Announcing Stack Overflow Documentation

We started with Q&A. Technical documentation is next, and we need your help.

Whether you're a beginner or an experienced developer, you can contribute.

Sign up and start helping → Learn more about Documentation →

I have a User model with an 'email' field.

In my view, I have rendered the label for this field as 'Email address' as follows:

<%= form_for(:user) do |f| %>
  <%= f.label :email, 'Email address' %><br /
  <%= f.text_field :email %>
<% end %>

However, when validation errors are generated, 'Email' is used instead:

Email is invalid

Is there something I can add to the model so that :email always renders to 'Email address' rather than simply 'Email'?

Many thanks

share|improve this question
up vote 4 down vote accepted

Expanding gjb comments, I just added this to config/initializers/inflections.rb:

ActiveSupport::Inflector.inflections do |inflect|
    inflect.human 'email', 'Email address' 

I think this is much neater.

share|improve this answer
Agreed, this is a much neater solution. – gjb Jan 31 '13 at 12:37

You don't need to rename your table columns to do this. There's a very clean fix:

class User < ActiveRecord::Base
    :email => 'Email address',
    :first_name => 'First name'

  class << self
    def human_attribute_name attribute_name
      HUMAN_ATTRIBUTE_NAMES[attribute_name.to_sym] || super

What we've done is create a hash of attributes where we want to customize the names. You don't have to list all of them, since many attribute names will work out of the box as you want them to. Then we override ActiveRecord's human_attribute_name method, to try to find the name in our hash first.

This does two really cool things: you no longer have to specify custom labels in your forms, and your error messages will have the new names automatically, as well! As a bonus, you can now use these names wherever you want, by calling:

<%= User.human_attribute_name(:email) %>

This creates a more unified approach to naming. If you want to change "email" to "e-mail" next week, you only have to do it in one place.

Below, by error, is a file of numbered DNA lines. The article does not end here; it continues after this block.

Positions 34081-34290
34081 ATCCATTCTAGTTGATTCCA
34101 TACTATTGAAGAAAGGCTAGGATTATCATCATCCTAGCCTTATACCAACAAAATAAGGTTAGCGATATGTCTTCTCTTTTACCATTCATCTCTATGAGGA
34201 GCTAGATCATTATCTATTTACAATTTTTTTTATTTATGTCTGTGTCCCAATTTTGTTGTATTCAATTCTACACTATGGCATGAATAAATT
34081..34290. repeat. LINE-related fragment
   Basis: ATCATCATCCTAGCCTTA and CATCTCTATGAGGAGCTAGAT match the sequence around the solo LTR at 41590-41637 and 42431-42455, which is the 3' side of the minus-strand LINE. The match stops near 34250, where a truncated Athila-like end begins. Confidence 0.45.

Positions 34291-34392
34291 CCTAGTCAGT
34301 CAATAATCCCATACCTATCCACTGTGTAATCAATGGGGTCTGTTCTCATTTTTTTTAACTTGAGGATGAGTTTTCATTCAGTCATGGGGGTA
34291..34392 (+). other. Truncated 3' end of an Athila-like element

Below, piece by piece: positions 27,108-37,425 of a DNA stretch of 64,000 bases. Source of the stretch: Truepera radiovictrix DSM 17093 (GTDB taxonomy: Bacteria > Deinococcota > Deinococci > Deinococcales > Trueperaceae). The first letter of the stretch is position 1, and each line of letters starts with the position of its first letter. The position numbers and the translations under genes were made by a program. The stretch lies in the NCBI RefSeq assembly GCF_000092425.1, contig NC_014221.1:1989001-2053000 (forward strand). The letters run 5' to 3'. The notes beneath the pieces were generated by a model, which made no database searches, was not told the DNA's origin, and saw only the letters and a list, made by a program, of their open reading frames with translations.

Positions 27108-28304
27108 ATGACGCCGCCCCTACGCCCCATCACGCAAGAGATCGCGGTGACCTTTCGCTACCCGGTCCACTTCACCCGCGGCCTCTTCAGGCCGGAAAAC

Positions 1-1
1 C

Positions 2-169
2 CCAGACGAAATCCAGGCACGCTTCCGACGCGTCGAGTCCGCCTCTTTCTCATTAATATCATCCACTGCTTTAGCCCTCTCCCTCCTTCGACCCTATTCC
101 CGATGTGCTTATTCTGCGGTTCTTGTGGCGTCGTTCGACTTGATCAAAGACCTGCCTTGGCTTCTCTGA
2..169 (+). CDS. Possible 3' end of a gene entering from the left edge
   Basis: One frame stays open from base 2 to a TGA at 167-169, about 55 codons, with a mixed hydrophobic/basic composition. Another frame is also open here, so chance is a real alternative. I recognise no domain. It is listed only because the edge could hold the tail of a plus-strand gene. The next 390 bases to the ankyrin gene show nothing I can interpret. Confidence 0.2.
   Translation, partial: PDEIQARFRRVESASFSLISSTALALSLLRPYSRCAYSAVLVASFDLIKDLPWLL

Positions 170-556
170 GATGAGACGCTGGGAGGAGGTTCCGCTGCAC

I hope this helps!

share|improve this answer
Jaime, you are an absolute genius. Thank you very much! – gjb Nov 2 '10 at 15:30
It turns out that human_attribute_name is actually deprecated in favour of inflections. I have now settled on ActiveSupport::Inflector.inflections { |inflect| inflect.human 'email', 'Email address' } as an alternative. – gjb Nov 2 '10 at 16:03
I believe that's no longer true. It was deprecated a couple years ago, but has risen back in favor, and now even includes i18n support (at least in rails 3). It's tough to hit a moving target, but I believe human_attribute_name is no longer on the chopping block :) – Jaime Bellmyer Nov 2 '10 at 19:25
I knew I had this somewhere...here's the link explaining the reverse-deprecation, and why: apidock.com/rails/ActiveRecord/Base/human_attribute_name/class – Jaime Bellmyer Nov 2 '10 at 19:33
I was seeing the following error in Rails 3.0.3: "ActionView::Template::Error (wrong number of arguments (2 for 1))" I changed the definition above to "def human_attribute_name(attribute_name, options = {})" to get things working. – TK-421 Jan 22 '11 at 1:49
validates_presence_of  :email, :message => "address cannot be blank"
share|improve this answer

There are 2 ways to handle this. Either rename your column to email_address or modify the validation in the user model (recommended):

validates_presence_of :email, :message => "Address cannot be blank..."

Which should render: "Email Address cannot be blank..." in your view.

share|improve this answer

Your Answer


By posting your answer, you agree to the privacy policy and terms of service.

Not the answer you're looking for? Browse other questions tagged or ask your own question.